Precious little would seem to connect the Kenyan village of Muruguru to the 21st century. The red dirt roads become impassable in the rainy season. Only a few homes have electricity, indoor plumbing, or even a floor other than earth packed by bare feet. The villagers survive on corn, potatoes, and bananas they raise in hand-tilled fields, and earn a little extra cash by cultivating coffee beans that they dry outdoors on burlap sacks.
But a couple of years ago, a red and white tower appeared on a nearby hill. The structure is a cell-phone base station, and its arrival has changed life in Muruguru as much as any development in the past century. 'I'm saving time, I'm saving money,' says Grace Wachira, who runs a small business knitting cardigan sweaters in the village. Before the tower was built, she had to walk several hours to the nearest town or ride in a communal taxi to buy yarn or meet customers, and she never knew whether the person she wanted to see would be there. Now she uses her Motorola (MOT ) handset to arrange for delivery of yarn and to communicate with buyers.
These days, just about every tradesman, shopkeeper, and farmer in town has a phone"”or at least access to one. 'Customers give my number to other customers. The business has grown,' says Susan Wairimu, whose tailor shop sits in the row of one-story buildings that constitute the village center. And Willson Maragua's transport business in Muruguru, which consists of him and a used pickup truck, could hardly function without mobile technology. Local farmers, members of the Kikuyu tribe prevalent in the area, summon him to haul their coffee beans to a growers' cooperative in a nearby valley. Now Maragua, an ebullient man wearing a baseball cap that says 'Bachelorette Party,' lives in a home with a concrete floor and a solar panel on the roof to power a radio and a lightbulb"”and recharge his family's two handsets. With a mobile phone, he says over a lunch of corn, potatoes, and stewed goat, 'You can manage your business.'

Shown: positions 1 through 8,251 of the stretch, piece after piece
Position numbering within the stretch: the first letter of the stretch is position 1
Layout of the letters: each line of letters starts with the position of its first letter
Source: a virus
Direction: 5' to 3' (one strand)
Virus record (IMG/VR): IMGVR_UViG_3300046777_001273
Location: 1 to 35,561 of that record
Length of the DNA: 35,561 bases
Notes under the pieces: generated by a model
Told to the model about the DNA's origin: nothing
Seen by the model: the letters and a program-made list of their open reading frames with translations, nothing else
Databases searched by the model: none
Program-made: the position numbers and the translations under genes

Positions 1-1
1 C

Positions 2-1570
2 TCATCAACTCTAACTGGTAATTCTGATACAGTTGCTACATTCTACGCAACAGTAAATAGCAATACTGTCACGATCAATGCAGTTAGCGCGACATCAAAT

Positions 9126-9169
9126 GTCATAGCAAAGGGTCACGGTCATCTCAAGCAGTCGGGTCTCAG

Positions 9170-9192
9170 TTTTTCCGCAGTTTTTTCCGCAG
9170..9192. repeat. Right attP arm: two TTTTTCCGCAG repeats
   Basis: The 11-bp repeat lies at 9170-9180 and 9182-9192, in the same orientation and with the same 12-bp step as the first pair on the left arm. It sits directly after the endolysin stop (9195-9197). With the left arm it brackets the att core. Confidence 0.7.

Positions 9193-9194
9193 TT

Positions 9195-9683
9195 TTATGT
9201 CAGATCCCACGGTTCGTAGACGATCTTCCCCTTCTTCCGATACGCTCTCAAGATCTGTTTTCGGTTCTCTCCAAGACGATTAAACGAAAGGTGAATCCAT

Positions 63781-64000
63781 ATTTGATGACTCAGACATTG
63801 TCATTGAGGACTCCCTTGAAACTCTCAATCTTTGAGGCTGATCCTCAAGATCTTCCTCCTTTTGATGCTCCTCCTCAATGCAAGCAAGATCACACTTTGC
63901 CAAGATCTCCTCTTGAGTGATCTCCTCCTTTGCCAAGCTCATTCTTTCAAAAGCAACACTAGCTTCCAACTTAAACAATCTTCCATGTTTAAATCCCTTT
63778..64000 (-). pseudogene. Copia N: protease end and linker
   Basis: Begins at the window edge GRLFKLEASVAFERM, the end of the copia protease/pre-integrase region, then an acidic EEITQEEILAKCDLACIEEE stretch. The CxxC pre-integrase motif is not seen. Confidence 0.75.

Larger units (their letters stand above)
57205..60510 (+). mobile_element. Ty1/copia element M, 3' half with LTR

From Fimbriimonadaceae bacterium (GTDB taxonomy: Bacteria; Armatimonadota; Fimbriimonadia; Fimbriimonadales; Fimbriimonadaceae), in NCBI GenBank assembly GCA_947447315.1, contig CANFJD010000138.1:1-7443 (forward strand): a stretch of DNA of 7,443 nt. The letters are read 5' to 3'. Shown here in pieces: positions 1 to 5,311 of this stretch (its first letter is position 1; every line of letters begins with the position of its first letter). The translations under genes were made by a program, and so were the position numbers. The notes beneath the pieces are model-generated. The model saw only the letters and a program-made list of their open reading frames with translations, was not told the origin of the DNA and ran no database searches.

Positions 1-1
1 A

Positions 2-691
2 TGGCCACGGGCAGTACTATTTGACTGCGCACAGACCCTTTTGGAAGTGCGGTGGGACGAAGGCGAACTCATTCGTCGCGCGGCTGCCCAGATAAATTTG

Higher living standards
Only a few years ago, places like Muruguru didn't even register in the plans of handset makers and service providers. What would a Kenyan farmer want with a mobile phone‾ Plenty, as it turns out. To the astonishment of the industry, people living on a few dollars a day have proven avid phone users, and in many parts of the world cellular airtime has become a de facto currency. The reason is simple: A mobile phone can dramatically improve living standards by saving wasted trips, providing information about crop prices, summoning medical help, and even serving as a conduit to banking services. 'The cell phone is the single most transformative technology for development,' says Columbia University economist and emerging markets expert Jeffrey Sachs.
Mobile phones are changing developing markets faster than anyone imagined. Today there are some 3 billion mobile subscriptions worldwide, and that will grow to 5 billion by 2015, when two-thirds of the people on earth will have phones, predicts Finnish handset maker Nokia Corp. Nowhere is the effect more dramatic than in Africa, where mobile technology often represents the first modern infrastructure of any kind. The 134 million citizens of Nigeria, Africa's most populous country, had just 500,000 telephone lines in 2001 when the government began encouraging competition in telecommunications. Now Nigeria has more than 30 million cellular subscribers.